I do now! My guess is that as a geographer I would be more mad at all those disputed territorial boundaries or how thawing in the arctic means I would have to revise my map of geography of the region.


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Crusinos wrote:

How much wood would a wood chuck chuck if a wood chuck could chuck wood?

How many times do you get asked questions like the one I started this post with?

Hah...technically I don't think they chuck wood since Woodchucks are marmots, and I don't think they like eating wood

Only started this thread on Friday...not much time to get many of these questions yet!


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Sissyl wrote:
Sometimes, I wonder about the spectrum of possible dinosaurs... It seems to me that with few fossils found, it is understandable that a single bone gets you a new species... but they all seem to look pretty much the same (excepting the armored dinos). Am I right in suspecting that quite often, drawings of a new dino are merely that way because it's what the complete fossils looked like? I mean, in hundreds of millions of years, there should have been more diversity, right?

Certainly a lot of species are not known from much material and so people tend to default to better understood close relatives. And we don't know much of the soft anatomy for most dinosaurs...they could have been way way freakier and bizarre looking (See All Yesterdays by Darren Naish). Also I think certain "memes" get established in paleoart, which leads to animals being drawn in similar ways which maybe makes them seem more similar than they really are.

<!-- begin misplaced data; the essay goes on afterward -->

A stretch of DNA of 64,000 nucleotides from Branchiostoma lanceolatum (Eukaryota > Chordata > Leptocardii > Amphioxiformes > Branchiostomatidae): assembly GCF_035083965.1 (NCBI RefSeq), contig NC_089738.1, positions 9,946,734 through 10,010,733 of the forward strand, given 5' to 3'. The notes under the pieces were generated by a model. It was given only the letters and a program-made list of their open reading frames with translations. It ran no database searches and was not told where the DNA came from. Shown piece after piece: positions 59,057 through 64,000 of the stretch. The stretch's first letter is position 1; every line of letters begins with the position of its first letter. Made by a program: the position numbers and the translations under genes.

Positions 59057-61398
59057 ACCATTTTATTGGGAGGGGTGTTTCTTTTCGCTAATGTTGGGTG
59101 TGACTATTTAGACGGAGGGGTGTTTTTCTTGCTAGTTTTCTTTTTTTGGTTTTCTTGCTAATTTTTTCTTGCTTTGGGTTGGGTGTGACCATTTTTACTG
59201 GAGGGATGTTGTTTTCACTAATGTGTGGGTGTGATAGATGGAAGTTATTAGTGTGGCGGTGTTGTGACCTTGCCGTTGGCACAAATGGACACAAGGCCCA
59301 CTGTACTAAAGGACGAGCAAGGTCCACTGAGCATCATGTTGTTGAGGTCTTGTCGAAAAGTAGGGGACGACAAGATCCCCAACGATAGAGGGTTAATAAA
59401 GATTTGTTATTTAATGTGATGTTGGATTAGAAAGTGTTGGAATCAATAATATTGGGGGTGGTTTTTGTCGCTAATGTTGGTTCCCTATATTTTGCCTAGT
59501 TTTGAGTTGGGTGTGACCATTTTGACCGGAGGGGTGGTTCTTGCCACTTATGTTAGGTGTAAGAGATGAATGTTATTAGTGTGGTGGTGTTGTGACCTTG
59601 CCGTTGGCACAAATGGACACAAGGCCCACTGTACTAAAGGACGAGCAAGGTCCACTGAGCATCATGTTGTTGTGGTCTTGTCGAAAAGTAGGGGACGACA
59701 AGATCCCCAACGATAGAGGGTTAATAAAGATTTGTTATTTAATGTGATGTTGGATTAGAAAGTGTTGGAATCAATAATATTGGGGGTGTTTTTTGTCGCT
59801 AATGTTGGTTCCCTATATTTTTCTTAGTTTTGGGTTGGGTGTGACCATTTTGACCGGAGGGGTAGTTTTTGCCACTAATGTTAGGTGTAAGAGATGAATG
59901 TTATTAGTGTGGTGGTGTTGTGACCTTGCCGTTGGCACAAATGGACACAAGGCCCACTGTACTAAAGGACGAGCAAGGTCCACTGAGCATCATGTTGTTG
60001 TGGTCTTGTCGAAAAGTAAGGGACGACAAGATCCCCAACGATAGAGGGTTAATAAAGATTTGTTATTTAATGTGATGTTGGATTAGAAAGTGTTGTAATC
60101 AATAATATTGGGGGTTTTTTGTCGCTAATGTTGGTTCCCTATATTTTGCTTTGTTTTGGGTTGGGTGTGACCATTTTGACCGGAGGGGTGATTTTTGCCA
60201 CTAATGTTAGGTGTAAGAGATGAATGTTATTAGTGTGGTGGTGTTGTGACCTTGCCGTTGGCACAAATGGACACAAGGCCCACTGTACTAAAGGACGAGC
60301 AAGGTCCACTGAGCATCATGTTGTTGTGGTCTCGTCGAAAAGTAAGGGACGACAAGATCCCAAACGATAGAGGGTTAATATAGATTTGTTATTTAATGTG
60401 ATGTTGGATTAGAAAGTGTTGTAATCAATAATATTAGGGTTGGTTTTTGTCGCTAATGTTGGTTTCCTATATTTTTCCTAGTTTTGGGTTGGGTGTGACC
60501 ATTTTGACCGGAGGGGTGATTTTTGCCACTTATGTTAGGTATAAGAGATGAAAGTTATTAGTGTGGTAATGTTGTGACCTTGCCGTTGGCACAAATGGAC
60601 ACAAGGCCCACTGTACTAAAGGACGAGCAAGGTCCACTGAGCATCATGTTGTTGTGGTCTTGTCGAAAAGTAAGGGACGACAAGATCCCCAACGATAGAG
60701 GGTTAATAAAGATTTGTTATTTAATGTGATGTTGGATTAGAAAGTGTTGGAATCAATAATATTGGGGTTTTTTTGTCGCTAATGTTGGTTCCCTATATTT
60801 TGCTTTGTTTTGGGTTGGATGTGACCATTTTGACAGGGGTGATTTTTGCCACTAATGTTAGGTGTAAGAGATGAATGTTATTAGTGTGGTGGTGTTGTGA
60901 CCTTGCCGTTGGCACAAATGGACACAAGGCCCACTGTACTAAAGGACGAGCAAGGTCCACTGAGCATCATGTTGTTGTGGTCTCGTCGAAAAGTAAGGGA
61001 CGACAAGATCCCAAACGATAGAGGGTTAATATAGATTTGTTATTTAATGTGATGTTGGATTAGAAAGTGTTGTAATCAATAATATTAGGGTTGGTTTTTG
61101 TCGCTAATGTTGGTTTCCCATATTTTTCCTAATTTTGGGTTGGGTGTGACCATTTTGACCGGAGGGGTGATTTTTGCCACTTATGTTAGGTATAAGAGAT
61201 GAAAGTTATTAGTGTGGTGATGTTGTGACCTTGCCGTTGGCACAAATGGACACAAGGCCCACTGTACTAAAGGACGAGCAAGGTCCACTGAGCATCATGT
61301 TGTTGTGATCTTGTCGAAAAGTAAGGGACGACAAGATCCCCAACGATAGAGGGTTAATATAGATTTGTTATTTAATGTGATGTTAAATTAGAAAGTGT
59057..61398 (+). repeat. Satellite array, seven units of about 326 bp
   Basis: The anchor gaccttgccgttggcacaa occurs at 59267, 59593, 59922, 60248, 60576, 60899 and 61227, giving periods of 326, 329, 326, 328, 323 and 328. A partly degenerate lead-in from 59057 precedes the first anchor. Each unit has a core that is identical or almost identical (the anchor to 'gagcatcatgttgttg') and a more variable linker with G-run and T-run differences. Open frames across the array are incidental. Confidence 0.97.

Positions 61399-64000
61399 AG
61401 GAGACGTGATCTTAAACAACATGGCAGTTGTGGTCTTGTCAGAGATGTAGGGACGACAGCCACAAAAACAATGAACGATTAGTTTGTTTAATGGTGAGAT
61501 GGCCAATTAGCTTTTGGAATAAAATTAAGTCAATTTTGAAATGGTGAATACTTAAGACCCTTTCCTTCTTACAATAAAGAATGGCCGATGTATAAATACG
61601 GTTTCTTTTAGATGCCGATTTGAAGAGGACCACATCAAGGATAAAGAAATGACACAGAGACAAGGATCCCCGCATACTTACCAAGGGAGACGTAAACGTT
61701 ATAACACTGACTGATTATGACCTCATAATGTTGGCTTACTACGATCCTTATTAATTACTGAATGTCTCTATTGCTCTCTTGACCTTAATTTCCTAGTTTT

I do think that their are probably a lot of weird dinos still out there to be found, and things we don't realize as being as weird as they probably are.

For instance, Growing up, we knew practically nothing about Therizinosaurs, since most of there species hadn't been discovered yet and those that were were misidentified. The fact that a large group of dinosaurs which looked like the misbegotten offspring of a sloth and a turkey were roaming across two continents for a considerable period of the Cretaceous without being detected is pretty amazing.

Spinosaurs are another odd group that we didn't really know a whole lot about until recently. Even though Spinosaurus was known from before World War two, no one realized just how weird it was, beyond having a sail. It wasn't until Baryonx was described in the 80's did people realize that they had weird crocodile like heads and massive forearms, and maybe were some sort of weird experimentation in fish eating.

So I think dinosaurs were pretty diverse, but yes we are probably not picking up that full diversity...the fossil record is what it is, and most species simply are not known from much material. Given all the discoveries since I was born I expect that diversity will continue to expand and be even weirder.


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Muwahahahahahah!

It is coming...


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Don't forget Halidir. :-)


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What do you think is the coolest method of communication that aquatic life uses?


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Rednal wrote:
What do you think is the coolest method of communication that aquatic life uses?

Cephalopods do some pretty cool stuff with rapid color changes.


More and more evidence indicates that as late as 50k years ago there may have been as many as 4 Homo species (H. sapiens, H. neandertalensis, H. denisova (?), and H. floresiensis), do you think interbreeding among species is the main reason our species came out on top? And there's even evidence of another unknown species showing up in genetics of some of Oceania's peoples, and there is also evidence Homo erectus stayed around as late as 75k years ago in some places. To me this is one of the greatest paleontological puzzles existing, and it actually keeps me up at night thinking about it. So what's your take on it?


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Thoughts on how well extant species will adapt to ocean acidification?


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captain yesterday wrote:
Don't forget Halidir. :-)

I just now found that. :)


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You were warned.